Home > Preventive Medicine > A Precious Gift: Your Heart

A Precious Gift: Your Heart

One of the best gifts you can give yourself is a healthy heart. February is American Heart Month and we want to give you some great ideas to maintain a strong, healthy heart. Cooper Clinic Cardiologist Nina Radford, MD, recommends the following tips to get your heart pumping:

Treat yourself to some movement.
What if I told you that there was a medicine that could:

  • Reduce the risk of dying from heart disease and stroke.
  • Reduce the risk of developing diabetes, high blood pressure, and certain cancers.
  • Help control weight, build and maintain healthy bones, muscles and joints.
  • Reduce stress, anxiety and depression, and promotes psychological well being.
  • Reduce disability and prolongs independent living as we age.

This medicine is none other than exercise! Engaging in a regular exercise program is not only good for your body; it is great for your mind.

The current recommendation from the American College of Sports Medicine and the American Heart Association is that all healthy adults aged 18 to 65 years old need moderate-intensity aerobic activity for a minimum of 30 minutes on five days each week, or vigorous-intensity aerobic physical activity for a minimum of 20 minutes on three days each week. In addition, every adult should perform activities that maintain or increase muscular strength and endurance a minimum of two days each week.

Research demonstrates that you are more likely to stick with an exercise program if you chose activities that you enjoy and that your feel confident you can perform. If you hate the treadmill, stay off it. If you love to jitterbug, get out those saddle shoes. If you are intimidated by weight machines, hire a trainer to show you the ropes.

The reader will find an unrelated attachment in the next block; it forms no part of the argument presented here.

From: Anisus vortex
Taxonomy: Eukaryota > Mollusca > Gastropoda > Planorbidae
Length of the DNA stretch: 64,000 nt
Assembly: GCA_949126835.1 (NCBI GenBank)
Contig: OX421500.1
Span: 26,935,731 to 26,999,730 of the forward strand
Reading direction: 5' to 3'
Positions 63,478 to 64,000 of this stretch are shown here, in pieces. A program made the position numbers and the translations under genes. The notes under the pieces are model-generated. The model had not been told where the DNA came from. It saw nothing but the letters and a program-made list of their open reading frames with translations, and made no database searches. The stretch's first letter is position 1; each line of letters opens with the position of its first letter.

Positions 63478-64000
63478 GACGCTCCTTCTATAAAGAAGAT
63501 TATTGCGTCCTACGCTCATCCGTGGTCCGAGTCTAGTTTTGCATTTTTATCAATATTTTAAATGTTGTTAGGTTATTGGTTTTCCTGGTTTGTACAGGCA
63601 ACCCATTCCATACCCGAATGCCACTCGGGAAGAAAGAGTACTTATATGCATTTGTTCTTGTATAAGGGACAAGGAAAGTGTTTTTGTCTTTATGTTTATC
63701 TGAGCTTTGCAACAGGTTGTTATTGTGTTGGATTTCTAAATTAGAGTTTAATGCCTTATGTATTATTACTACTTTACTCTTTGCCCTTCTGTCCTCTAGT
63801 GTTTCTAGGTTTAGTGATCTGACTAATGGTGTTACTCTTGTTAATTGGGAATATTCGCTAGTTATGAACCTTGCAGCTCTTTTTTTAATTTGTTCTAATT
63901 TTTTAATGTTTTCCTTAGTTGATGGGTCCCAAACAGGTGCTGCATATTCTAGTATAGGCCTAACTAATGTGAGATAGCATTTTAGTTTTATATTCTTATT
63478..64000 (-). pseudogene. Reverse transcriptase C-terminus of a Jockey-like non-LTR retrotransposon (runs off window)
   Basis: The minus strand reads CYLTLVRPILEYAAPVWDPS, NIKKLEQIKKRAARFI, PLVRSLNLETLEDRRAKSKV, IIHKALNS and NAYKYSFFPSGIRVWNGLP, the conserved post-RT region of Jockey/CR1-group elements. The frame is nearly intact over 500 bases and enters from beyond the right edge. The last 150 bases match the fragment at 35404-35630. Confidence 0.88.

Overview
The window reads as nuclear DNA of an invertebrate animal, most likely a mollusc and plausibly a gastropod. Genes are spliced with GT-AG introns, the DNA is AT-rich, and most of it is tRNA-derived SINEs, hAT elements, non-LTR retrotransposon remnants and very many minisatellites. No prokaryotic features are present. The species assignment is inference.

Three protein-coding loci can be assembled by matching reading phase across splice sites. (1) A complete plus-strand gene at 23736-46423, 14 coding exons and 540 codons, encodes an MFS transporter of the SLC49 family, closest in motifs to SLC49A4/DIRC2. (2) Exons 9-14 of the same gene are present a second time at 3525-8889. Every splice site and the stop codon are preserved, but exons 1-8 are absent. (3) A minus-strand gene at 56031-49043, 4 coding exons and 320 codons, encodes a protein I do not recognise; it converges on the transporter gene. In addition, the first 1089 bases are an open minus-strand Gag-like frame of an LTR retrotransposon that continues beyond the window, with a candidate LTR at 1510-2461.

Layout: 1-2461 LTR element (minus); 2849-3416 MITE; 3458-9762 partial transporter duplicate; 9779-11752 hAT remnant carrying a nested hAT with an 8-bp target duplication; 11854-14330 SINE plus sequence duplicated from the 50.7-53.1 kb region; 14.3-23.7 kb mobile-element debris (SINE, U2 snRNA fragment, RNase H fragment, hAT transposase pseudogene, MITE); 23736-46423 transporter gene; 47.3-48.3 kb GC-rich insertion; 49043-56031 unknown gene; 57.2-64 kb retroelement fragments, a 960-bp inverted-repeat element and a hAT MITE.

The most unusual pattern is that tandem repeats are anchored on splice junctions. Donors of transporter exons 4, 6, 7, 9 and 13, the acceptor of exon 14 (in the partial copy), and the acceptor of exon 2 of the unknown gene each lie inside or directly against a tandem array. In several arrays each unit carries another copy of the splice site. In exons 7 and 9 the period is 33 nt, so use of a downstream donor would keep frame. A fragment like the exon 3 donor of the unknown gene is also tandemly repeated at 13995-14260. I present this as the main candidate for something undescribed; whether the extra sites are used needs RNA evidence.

Chocolate is a health food.
Have you heard that old expression “if it sounds too good to be true, it is?” That is what I thought when I read the headline: “Study Confirms Cardiovascular Benefits of Chocolate.”

Chocolate contains polyphenols called flavanoids which are antioxidant phytochemicals that help the body resist damage from free radicals. In experimental settings, intake of flavanoid rich chocolate in humans has been shown to lower levels of proinflammatory chemicals and reduce oxidation damage. Flavanoids may raise levels of HDL (good) cholesterol and cause blood vessels to dilate. It is thought that these antioxidant and anti-inflammatory properties may play a role in the prevention of cardiovascular disease by decreasing oxidative stress and inflammation.

While a number of studies have described benefits of high flavanoid containing chocolate in the cardiovascular system (like lowering blood pressure), it is important to appreciate the calorie, sugar and content of chocolate. Moderation is the key.

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